Health care act could save Selma moneyPublished 10:15pm Saturday, September 28, 2013
The city of Selma is looking into the Affordable Health Care Act as a possible way to reduce the $1 million it pays in health care benefits.
Ward 1 Councilman Cecil Williamson asked Selma mayor George Evans if the city had considered the act to reduce costs during the city council’s Tuesday meeting.
“If there is another, less expensive way, we need to at least look into it,” Williamson said. “$1 million is a lot for health care for a city our size. My main concern is being fiscally conservative.”
Health benefits represent 6 percent of the city’s $16 million budget.
The city’s current plan, through Blue Cross and Blue Shield of Alabama, may also be a large burden for employees. Of the city’s 312 employees, Evans said 9 or 10 choose not to participate in the city’s plan.
The city currently pays $312 per month and employees pay $74.
“We have no idea whether (the Affordable Care Act) is an advantage until we do our research,” Evans said after the meeting. “We don’t want to spend money if we could save somehow.”
He said a representative from Blue Cross and Blue Shield of Alabama would attend the next city council meeting to detail how switching would affect the city and its employees.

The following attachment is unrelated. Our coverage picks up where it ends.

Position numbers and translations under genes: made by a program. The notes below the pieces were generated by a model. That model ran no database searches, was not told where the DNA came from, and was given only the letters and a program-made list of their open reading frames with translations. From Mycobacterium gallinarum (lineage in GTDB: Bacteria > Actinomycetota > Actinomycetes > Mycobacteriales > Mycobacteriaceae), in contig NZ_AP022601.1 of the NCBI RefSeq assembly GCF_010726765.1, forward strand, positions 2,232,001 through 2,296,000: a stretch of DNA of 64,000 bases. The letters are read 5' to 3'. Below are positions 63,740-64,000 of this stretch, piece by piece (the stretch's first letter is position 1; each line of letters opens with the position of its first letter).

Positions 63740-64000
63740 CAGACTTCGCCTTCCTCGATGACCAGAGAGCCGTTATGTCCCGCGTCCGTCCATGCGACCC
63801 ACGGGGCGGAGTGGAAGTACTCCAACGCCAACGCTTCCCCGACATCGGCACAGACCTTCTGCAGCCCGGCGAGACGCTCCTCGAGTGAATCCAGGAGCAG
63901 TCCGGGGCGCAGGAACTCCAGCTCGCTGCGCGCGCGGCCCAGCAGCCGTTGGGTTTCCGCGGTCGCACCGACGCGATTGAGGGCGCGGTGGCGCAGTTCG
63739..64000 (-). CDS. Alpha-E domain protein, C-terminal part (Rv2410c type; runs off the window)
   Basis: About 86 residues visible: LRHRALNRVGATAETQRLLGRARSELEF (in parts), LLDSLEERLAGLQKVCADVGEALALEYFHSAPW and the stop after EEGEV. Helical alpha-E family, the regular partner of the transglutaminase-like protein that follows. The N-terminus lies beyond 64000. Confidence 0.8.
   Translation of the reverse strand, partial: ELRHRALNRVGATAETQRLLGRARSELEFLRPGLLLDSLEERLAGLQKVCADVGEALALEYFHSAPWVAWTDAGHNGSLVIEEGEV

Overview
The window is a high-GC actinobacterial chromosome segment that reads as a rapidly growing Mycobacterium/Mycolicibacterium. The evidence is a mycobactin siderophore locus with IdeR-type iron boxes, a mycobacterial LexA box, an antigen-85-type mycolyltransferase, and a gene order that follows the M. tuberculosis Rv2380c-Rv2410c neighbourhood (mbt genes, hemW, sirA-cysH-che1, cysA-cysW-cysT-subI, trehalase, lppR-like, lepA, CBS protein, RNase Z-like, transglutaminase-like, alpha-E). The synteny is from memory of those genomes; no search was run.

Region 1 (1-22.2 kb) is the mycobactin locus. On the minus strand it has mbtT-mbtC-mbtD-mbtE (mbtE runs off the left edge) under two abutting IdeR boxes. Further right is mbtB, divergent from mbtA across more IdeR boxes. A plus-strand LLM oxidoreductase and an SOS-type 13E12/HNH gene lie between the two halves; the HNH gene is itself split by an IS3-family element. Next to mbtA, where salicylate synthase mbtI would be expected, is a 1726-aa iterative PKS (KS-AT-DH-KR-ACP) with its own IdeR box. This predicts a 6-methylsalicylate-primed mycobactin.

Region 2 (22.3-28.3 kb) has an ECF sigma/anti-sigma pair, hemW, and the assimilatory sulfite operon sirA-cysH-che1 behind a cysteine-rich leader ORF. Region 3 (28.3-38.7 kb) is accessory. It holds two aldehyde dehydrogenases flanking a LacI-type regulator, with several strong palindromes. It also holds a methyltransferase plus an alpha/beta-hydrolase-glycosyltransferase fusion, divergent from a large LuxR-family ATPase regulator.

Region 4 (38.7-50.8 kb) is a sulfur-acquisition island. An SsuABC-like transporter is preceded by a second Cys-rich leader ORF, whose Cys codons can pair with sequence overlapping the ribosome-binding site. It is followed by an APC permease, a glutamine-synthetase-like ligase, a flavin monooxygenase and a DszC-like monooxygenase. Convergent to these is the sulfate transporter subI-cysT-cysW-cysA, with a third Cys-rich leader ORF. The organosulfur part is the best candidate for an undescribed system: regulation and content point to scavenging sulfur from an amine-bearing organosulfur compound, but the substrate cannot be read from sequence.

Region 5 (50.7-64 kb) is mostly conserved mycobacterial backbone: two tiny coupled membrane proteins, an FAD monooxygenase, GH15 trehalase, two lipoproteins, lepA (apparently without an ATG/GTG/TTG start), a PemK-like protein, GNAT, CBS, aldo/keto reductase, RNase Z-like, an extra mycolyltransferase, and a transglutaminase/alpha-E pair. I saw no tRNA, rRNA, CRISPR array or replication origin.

Alabama estimates for the act released Wednesday by the by the Department of Health and Human Services showed prices would be lower-than-average and lower than the city’s current plan.
According to initial estimates, the lowest-cost, highest deductible plan would cost $247 per month. Plans with a higher premium average $303 per month.
The city will have to consider more than current employees in the switch. Selma also pays for half the cost of benefits for 64 retirees.
Ward 4 Councilwoman Angela Benjamin said she is in favor of reducing costs, but is focused on finding the right fit for the city.
“I think we need to look into what is really going on and find what is the best fit for us,” Benjamin said during the meeting.
If the city decides to switch, it may not switch providers.
The Affordable Care Act set up marketplaces that allows the uninsured to price and compare different plans. The exchanges begin offering insurance starting Oct. 1 and coverage starts Jan 1.
Blue Cross and Blue Shield of Alabama has filed to participate in the exchange. Evans said the city might simply choose a cheaper plan from its current provider.
The Department of Health and Human Services said Alabama residents will have an average of seven plans to choose from.